She said this process took hours of back and forth with the officers, who asked her to describe details such as what her harasser was wearing, what time of day the incidents occurred, and what was said.

When she described to the supervising officer what the man looked like, Anna said the officer responded, “Sounds like a good looking man, why don’t you go on a date with him?”

“I was really shocked at this callous and offensive conduct,” said Anna.

After filing her complaint, she told an officer that she was scared, and asked to be escorted home. The officer dismissed Anna’s request, asking her if the attacker was at her home “right now,” and if she had any friends or family that could help her instead.

“Instead of supporting vulnerable women, who already self-identify as ‘I’m in trouble, I’m vulnerable’ there’s a sense of ‘we can’t help you, go find some friends, why don’t you call your family.’”

Anna is not originally from Montreal, and said she didn’t have a support system she could rely on at the time.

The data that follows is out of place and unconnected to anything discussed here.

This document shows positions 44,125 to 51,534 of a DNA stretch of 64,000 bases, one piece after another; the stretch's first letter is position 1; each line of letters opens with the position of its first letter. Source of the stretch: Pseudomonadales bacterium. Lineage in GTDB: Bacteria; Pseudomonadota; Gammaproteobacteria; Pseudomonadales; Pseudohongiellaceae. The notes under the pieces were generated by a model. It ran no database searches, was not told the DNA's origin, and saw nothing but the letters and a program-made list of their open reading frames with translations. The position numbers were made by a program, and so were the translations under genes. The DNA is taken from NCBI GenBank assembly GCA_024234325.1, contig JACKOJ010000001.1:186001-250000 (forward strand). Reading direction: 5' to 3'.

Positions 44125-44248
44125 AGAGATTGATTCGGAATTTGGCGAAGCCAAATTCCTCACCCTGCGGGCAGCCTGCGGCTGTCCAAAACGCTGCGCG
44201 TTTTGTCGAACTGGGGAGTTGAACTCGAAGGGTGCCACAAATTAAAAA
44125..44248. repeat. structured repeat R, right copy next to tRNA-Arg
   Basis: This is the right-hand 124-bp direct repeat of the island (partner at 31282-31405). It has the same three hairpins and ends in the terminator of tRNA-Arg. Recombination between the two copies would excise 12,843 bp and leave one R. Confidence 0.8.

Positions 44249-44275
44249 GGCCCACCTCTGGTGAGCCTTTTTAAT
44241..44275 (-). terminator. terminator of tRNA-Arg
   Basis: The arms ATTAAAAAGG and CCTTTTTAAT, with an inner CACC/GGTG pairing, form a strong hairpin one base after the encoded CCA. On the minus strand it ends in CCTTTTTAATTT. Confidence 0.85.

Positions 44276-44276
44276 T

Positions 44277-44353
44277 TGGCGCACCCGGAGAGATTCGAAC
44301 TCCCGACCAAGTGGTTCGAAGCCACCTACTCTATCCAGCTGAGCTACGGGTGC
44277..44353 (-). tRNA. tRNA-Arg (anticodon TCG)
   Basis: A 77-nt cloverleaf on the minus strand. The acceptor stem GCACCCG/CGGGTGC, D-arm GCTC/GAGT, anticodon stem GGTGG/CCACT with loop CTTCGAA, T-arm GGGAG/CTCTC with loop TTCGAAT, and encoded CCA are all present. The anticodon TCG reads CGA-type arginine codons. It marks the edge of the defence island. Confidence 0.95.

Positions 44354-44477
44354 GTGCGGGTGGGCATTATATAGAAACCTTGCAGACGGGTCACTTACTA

A few days later, Anna said she was terrified to be walking home from class at night, only to find the door to her apartment already open. She called 911, but the police officers took over an hour to arrive. The officers then gave Anna a document for her to fill out her complaint report, again.

The officers told Anna she would have to follow up with her complaint at the police station near the downtown campus, where it was initially filed.

After they left, Anna said she felt she needed to know more about her harasser. She decided to research about him online after obtaining information on her harasser from a police document. That’s when Anna found out he had a history of sexual assault.

“It hit me at that moment, that the police had a record of him and yet still did nothing to protect me, or even inform me of his record.”

Afraid for her safety, Anna went to the police station and waited for hours at the detention centre for a detective to look at her case.

“I was too afraid to go home,” she said.